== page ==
In others’ words: Missing in congress
The Lawrence Journal-World said in a recent editorial: While Sen. Sam Brownback is busy running for president, Kansas has lost a big chunk of its representation in the U.S. Senate.
Brownback once again was listed as a no-show at last week's important vote on increased spending for the State Children's Health Insurance Program.
As of Sept. 27, Brownback had missed 131 Senate votes during the current Congress, according to washingtonpost.com, which monitors all congressional voting records. That's more than a third of the votes taken.
The votes Brownback did cast likely came mostly in the early days of the session before his presidential campaign kicked into full gear.
In the last couple of months, he's mostly been absent from his Senate duties.
A presidential campaign is, of course, demanding.
By way of comparison, washingtonpost.com gave these statistics for other senators in the race: John McCain has missed 51 percent of the votes; Barack Obama, 25 percent; and Hillary Clinton, 9 percent. The missed votes should bolster the argument for a shorter, defined campaign period.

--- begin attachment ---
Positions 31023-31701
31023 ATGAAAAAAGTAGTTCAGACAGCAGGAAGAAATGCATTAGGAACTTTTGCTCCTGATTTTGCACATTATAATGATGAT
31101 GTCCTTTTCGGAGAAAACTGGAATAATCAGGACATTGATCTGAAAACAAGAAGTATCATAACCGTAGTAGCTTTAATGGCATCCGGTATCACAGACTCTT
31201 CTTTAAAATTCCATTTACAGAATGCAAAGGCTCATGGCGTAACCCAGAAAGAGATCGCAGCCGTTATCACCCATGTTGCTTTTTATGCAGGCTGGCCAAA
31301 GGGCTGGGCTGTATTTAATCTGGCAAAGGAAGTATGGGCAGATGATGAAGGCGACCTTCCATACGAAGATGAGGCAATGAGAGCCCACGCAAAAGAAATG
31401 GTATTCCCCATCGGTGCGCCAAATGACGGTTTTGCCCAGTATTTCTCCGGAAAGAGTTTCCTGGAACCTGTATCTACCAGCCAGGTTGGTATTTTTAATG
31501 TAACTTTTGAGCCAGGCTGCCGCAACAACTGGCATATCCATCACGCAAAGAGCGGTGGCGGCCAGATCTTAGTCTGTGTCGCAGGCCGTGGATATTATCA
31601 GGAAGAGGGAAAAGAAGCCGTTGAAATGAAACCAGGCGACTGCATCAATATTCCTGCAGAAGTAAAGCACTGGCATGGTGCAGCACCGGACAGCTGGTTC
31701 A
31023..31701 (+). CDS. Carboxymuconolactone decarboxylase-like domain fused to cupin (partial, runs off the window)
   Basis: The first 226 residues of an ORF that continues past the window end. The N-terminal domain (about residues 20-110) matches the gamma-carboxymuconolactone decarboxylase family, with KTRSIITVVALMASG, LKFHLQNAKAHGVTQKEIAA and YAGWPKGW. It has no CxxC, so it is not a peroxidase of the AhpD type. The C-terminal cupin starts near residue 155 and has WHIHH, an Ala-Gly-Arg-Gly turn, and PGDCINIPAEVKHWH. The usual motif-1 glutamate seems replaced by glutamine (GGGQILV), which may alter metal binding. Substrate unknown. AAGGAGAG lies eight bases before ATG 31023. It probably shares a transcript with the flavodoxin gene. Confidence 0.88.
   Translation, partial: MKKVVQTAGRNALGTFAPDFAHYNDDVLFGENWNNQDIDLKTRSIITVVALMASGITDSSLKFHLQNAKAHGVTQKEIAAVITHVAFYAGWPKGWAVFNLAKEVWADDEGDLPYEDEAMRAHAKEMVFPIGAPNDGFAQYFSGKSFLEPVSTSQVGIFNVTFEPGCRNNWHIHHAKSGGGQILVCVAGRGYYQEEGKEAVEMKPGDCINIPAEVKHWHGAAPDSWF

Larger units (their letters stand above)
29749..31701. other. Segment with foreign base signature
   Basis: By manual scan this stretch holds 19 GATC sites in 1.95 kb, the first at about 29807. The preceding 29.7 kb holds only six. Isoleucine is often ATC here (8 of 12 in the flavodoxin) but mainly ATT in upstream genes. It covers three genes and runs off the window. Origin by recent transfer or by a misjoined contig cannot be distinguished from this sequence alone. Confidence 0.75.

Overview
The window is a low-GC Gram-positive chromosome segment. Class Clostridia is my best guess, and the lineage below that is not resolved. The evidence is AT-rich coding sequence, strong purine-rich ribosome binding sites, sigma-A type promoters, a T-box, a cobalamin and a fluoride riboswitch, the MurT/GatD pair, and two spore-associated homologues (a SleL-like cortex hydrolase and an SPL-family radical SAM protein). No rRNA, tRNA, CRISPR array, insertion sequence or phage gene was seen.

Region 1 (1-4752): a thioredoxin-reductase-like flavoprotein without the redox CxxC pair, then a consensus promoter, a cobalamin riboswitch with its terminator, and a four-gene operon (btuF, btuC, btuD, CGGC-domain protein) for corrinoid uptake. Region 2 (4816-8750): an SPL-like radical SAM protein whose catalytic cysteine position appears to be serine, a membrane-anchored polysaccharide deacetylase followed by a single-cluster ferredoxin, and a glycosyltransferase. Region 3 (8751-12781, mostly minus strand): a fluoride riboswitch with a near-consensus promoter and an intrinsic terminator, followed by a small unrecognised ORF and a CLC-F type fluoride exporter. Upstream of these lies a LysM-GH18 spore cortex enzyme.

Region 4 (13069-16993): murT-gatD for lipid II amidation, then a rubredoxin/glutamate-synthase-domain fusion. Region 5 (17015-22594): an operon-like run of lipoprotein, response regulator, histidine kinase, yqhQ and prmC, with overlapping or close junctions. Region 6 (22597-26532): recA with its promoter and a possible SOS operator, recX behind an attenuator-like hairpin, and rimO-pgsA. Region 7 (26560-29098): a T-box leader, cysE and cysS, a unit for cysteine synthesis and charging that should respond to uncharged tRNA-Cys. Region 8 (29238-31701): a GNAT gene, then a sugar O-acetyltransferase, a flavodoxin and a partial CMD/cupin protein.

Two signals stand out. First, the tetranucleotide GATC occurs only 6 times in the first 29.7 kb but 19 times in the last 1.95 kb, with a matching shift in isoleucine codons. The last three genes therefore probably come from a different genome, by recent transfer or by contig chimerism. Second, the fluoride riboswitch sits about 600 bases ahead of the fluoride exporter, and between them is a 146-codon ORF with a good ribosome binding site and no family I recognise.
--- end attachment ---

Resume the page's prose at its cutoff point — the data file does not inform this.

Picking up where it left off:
At this point, Brownback's chances of winning the Republican nomination for president are small.
His presence in the presidential race seems geared mostly toward providing the senator a platform from which to pursue his personal beliefs, which focus heavily on his pro-life philosophy and socially conservative stands. Brownback apparently thinks that is reason enough to continue his presidential bid.
When former Sen. Bob Dole ran for president in 1996, he made the difficult decision to resign from his powerful position as Senate majority leader in order to give his full attention to his presidential bid.
His decision allowed someone else to take over his Senate leadership role and opened the door for the Kansas Gov. Bill Graves to appoint Lt. Gov. Sheila Frahm, to represent the people of Kansas for the rest of Dole's term. Dole's resignation probably was necessary from a political standpoint, but it also showed a real concern for the people of Kansas, who deserve full representation in Congress.
It could be argued that Kansas benefits somewhat from Brownback's campaign, but it's questionable whether that benefit is at all comparable to the need for Kansans to be fully represented in the U.S. Senate.
Brownback is certainly within his rights to pursue his presidential dream, but Kansans also have a right to question Brownback's decision to abandon his Senate duties to pursue what appears to be an unlikely political goal.
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